GamesWhy Super Mario Odyssey Is Overrated

Why Super Mario Odyssey Is Overrated

Gaming outlets, and fans, have spoken and Super Mario Odyssey is a 10 (or high 9) across the board. Here at Nerd Much we’re no exception. The consensus is clear; this game is brilliant. But that doesn’t mean there aren’t a few dull spots on this gem.

Here’s why Super Mario Odyssey is just a tad overrated:

A Little Too Linear

During the main campaign you can get as many moons as you want but you’re still locked in because kingdoms have a mandatory minimum number of moons. Apparently, the Odyssey crash lands beyond repair… often. You need the moons to fix your ship. While this is a smart way to weave in linear mandates (i.e the developer needs you to do X in order for you to see Y) with the story. However, it happens a few too many times.

To its credit, Super Mario Odyssey succeeds in creating an untethered adventure in other ways. I love the ability to go from moon to moon without ever being taken out of the world and you can collect the moons in any order. But travel itself, unfortunately, triggers restrictions in Odyssey.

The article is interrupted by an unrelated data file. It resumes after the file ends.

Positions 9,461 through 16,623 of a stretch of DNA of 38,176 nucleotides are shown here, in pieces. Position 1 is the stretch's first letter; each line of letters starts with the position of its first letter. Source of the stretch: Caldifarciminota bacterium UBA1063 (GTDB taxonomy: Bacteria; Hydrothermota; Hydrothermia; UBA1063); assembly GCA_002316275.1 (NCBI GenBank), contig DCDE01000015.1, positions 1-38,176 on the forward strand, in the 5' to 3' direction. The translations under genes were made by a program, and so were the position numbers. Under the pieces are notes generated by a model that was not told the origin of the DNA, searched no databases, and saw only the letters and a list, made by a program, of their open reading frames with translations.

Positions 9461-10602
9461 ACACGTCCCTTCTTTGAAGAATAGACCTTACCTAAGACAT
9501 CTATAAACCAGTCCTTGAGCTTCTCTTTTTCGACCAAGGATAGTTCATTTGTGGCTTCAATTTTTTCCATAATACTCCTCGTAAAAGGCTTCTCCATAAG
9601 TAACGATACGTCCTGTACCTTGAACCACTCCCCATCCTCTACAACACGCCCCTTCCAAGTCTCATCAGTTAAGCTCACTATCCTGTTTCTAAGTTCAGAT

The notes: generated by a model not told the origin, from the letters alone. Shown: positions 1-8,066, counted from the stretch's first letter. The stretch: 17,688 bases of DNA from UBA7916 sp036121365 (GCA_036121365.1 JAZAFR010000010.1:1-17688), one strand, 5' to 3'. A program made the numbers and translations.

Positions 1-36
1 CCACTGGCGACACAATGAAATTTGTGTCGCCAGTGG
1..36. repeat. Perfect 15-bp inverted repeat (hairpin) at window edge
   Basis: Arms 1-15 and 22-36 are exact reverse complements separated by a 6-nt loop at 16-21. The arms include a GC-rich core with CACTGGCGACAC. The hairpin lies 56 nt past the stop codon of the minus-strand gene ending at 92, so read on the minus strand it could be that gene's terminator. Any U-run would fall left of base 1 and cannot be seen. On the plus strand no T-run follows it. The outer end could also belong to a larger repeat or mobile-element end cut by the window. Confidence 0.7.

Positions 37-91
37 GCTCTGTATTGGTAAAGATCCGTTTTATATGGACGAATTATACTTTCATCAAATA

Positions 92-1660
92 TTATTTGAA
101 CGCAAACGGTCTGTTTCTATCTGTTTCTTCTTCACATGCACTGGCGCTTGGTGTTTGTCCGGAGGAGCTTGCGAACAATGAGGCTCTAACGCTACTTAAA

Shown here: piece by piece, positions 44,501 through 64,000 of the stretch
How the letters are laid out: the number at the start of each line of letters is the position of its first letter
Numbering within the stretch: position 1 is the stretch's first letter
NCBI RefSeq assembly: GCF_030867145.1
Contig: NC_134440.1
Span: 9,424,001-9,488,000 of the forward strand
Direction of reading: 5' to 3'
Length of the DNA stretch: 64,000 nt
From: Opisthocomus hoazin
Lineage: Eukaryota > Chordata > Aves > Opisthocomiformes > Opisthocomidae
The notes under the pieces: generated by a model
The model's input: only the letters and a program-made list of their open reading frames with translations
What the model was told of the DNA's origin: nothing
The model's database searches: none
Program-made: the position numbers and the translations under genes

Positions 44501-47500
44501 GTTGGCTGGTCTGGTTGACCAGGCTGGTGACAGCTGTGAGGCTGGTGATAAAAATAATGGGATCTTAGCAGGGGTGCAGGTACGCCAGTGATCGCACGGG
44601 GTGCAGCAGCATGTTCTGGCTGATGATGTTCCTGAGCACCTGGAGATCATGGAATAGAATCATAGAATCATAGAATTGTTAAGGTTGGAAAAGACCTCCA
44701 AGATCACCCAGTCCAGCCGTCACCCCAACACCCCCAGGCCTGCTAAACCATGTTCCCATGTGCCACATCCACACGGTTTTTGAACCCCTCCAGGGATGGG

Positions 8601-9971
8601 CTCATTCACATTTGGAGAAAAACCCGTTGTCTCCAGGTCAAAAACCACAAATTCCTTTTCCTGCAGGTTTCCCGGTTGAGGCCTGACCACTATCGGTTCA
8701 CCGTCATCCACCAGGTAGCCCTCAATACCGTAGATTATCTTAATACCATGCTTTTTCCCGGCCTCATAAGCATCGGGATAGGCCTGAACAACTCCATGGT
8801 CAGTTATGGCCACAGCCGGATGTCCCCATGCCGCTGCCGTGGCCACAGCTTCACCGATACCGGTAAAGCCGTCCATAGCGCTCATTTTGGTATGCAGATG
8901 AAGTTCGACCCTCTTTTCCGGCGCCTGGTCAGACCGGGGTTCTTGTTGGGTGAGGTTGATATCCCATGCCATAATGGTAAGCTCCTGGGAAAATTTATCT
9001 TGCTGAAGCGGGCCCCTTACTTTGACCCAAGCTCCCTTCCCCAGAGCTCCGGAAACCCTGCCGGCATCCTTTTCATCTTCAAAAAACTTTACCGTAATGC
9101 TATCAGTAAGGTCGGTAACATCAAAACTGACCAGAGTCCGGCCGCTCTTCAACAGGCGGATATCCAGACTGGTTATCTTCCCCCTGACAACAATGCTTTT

I distinctly remember fixing my ship at the Lost Kingdom and entering it to change my outfit. But doing so caused me to unknowingly take flight to the next area. I wasn’t done with the Lost Kingdom but when I got to Metro Kingdom my ship was wrecked once again. It was impossible to go back to the Lost Kingdom until I got enough moons to repair my ship. I still haven’t gone back to be honest.

It was just discouraging. I had plans to take my time in each kingdom, move on, and continue moving forward until the campaign was complete. So once I was done in New Donk City (aka Metro Kingdom) I figured I might as well keep moving forward in the narrative.

Some of you may be reading this and scoffing at my own refusal to return after the fact, but my point is elements like that kill the adventure vibe for me. It takes me out of it even more than when Super Mario 64 would literally take me out of a painting.